Apply for the New Loan

Once you’ve settled on a lender and loan type, the next step is to submit an application. You’ll likely need to provide documentation like proof of income, employment, and any assets you may have. If you’re a foreign resident, make sure you also have your Swedish personal identification number and BankID ready for verification.

Complete the Transfer of Funds

After your application has been approved, the new lender will typically take care of paying off your existing loan(s). However, it’s crucial to continue making payments on your old loan until you’ve received confirmation that it’s been fully paid off. Once that’s done, you’ll start making payments to the new lender based on your refinanced loan terms.

Potential Pitfalls and How to Avoid Them

In any financial endeavor, it’s always best to look before you leap. Refinancing is no exception. While it can offer substantial benefits, there are also potential pitfalls to be wary of. Here’s how you can avoid common mistakes and make the refinancing journey as smooth as possible.

Overlooking Fees and Costs

While the allure of a lower interest rate or more manageable monthly payments is tempting, it’s crucial to consider any associated fees and costs. These could include:

  • Origination fees
  • Application fees
  • Prepayment penalties on your current loan

Before committing to a new loan, make sure you have a complete understanding of all the associated costs to gauge if refinancing will truly save you money in the long run.

Impact on Credit Score

It’s worth noting that refinancing involves taking out a new loan, which can have a temporary impact on your credit score. Although the dip is usually modest, it’s something to bear in mind, especially if you’re planning other major financial activities that require a credit check in the near future.

Extending Loan Terms Unnecessarily

Refinancing often allows you to extend the loan term, thus reducing your monthly payments. While this can offer immediate relief, it might result in you paying more in interest over the life of the loan. Carefully consider your long-term financial goals before choosing this route.

Skipping the Fine Print

Loan agreements contain terms and conditions that might not be favorable to you. Given that Swedish may not be your first language, either seek agreements in English or consult with someone who can translate and clarify the terms for you. Missing out on the fine print can lead to unpleasant surprises down the line.

Failing to Consult Financial Advisors

Though it may seem like an extra expense, consulting a financial advisor can help you avoid many of these pitfalls. They can provide an independent assessment of whether refinancing is the best course of action for you and help you identify the most favorable loan options.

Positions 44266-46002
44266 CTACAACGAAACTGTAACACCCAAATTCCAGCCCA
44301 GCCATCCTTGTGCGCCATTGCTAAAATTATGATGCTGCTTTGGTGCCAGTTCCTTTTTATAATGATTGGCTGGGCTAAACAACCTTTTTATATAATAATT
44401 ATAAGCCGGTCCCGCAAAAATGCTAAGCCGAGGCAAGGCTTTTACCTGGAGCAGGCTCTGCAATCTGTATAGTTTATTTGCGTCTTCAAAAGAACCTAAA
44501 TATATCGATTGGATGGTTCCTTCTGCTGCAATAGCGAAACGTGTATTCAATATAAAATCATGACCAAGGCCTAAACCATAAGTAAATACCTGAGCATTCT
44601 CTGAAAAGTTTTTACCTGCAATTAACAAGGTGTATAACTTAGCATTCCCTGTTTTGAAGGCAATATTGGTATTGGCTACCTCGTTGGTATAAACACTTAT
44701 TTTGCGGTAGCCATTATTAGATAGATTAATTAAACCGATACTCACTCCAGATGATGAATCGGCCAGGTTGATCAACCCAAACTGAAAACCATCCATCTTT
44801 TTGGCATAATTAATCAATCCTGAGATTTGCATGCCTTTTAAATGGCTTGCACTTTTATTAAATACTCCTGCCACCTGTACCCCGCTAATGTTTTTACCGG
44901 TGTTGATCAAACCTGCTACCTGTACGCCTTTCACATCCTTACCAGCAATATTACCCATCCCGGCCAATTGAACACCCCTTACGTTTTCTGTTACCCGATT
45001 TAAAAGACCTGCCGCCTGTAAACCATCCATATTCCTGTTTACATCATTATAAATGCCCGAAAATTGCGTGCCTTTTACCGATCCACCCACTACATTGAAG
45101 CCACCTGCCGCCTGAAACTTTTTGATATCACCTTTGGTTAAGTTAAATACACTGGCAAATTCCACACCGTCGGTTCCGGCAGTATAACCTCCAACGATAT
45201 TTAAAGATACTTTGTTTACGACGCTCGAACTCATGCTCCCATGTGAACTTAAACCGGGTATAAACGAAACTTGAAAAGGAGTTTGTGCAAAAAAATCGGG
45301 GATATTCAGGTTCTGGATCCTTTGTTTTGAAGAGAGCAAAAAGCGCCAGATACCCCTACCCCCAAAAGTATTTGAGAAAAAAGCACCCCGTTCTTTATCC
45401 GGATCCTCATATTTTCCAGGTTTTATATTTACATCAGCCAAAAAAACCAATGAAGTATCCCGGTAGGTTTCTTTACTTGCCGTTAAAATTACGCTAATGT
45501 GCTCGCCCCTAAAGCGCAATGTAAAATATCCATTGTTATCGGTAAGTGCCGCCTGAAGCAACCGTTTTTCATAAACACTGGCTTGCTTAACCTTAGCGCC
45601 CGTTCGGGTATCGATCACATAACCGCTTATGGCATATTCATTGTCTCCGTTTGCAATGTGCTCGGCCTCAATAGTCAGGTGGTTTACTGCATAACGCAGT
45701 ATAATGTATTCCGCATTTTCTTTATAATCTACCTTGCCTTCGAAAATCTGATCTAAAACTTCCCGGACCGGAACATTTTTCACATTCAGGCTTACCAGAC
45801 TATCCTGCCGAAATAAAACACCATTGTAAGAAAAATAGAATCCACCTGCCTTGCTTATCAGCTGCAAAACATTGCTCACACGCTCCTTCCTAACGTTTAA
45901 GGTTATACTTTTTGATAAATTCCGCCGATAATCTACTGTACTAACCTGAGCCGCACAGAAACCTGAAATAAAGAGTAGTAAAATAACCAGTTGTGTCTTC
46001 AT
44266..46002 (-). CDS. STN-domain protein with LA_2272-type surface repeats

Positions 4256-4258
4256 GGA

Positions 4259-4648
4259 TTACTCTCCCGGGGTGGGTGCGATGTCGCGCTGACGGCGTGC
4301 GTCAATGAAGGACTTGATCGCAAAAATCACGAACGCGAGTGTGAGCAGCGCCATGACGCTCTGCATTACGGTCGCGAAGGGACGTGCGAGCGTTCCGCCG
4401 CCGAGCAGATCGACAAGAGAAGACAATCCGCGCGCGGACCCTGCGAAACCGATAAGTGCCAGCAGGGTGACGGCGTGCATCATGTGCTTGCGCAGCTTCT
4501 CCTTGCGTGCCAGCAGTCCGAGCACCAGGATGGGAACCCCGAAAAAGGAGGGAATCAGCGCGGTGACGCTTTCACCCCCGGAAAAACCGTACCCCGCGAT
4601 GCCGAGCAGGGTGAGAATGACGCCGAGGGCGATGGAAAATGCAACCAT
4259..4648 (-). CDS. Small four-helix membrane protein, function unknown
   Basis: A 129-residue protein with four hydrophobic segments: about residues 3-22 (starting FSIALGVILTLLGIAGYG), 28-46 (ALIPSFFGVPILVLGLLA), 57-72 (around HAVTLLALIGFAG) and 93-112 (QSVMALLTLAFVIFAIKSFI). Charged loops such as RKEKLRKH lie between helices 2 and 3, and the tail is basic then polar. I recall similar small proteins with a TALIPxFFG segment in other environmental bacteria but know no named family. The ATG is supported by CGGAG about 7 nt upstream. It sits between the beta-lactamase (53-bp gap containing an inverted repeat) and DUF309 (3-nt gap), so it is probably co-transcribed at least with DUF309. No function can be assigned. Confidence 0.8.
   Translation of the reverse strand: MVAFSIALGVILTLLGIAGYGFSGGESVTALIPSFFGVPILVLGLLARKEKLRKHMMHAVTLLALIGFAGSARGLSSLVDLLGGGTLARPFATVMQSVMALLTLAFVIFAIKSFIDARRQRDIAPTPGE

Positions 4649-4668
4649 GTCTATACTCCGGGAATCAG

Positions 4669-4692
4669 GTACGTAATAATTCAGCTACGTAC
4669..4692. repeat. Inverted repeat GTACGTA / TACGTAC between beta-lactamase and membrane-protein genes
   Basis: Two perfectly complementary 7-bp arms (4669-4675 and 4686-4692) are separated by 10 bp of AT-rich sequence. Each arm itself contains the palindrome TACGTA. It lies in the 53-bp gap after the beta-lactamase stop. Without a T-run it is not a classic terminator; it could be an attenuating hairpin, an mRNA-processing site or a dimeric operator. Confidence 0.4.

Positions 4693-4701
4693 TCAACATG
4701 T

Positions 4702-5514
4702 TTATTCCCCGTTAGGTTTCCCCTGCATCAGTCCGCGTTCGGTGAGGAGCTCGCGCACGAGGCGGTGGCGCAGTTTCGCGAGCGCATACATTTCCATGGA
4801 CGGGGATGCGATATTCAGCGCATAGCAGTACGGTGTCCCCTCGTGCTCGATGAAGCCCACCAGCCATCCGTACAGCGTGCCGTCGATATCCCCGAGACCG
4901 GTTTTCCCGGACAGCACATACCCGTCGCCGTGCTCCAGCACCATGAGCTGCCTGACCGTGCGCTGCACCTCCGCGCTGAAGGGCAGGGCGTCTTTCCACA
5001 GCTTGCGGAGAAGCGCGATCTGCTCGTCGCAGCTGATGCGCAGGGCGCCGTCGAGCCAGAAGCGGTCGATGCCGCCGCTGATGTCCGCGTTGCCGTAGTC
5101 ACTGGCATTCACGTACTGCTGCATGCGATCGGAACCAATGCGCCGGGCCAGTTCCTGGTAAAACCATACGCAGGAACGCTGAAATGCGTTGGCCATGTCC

Resources for Non-Swedish Speakers

Embarking on the journey of refinancing in a foreign country can seem like a daunting task, especially when language barriers come into play. But you’re not alone. There are numerous resources available specifically designed to help non-Swedish speakers navigate the Swedish financial landscape.

English-language Customer Service

Many major Swedish banks offer customer service in English. Don’t hesitate to reach out to them with any questions you might have. Many also provide detailed information in English on their websites, easing the process of researching and comparing loan options.

Online Financial Blogs and Forums

There are several online platforms and blogs geared toward expats and foreigners in Sweden, offering financial advice including topics on loans and refinancing. These can be an excellent place to start if you’re looking for real-world advice from people who have been in your shoes.

Financial Advisors Fluent in English

Hiring a financial advisor who is fluent in English can be invaluable in helping you understand the nuances of refinancing in Sweden. They can guide you through the process, helping you make sense of loan agreements and complex financial terminology.

Translation Services

Some official documents may only be available in Swedish. In such cases, you can use certified translation services to translate these documents into English. Although this adds an extra step, it ensures you have a full understanding of the agreement you’re entering into.

Apps and Financial Tools

Several apps and digital platforms are designed to simplify money management, including loans and refinancing options. Many of these are available in multiple languages, including English, making it easier to stay on top of your finances.


Sofia is our Relocation Expert, who brings first-hand experience in moving to Sweden from abroad. She moved to Sweden over a decade ago and navigated the complexities of relocation herself.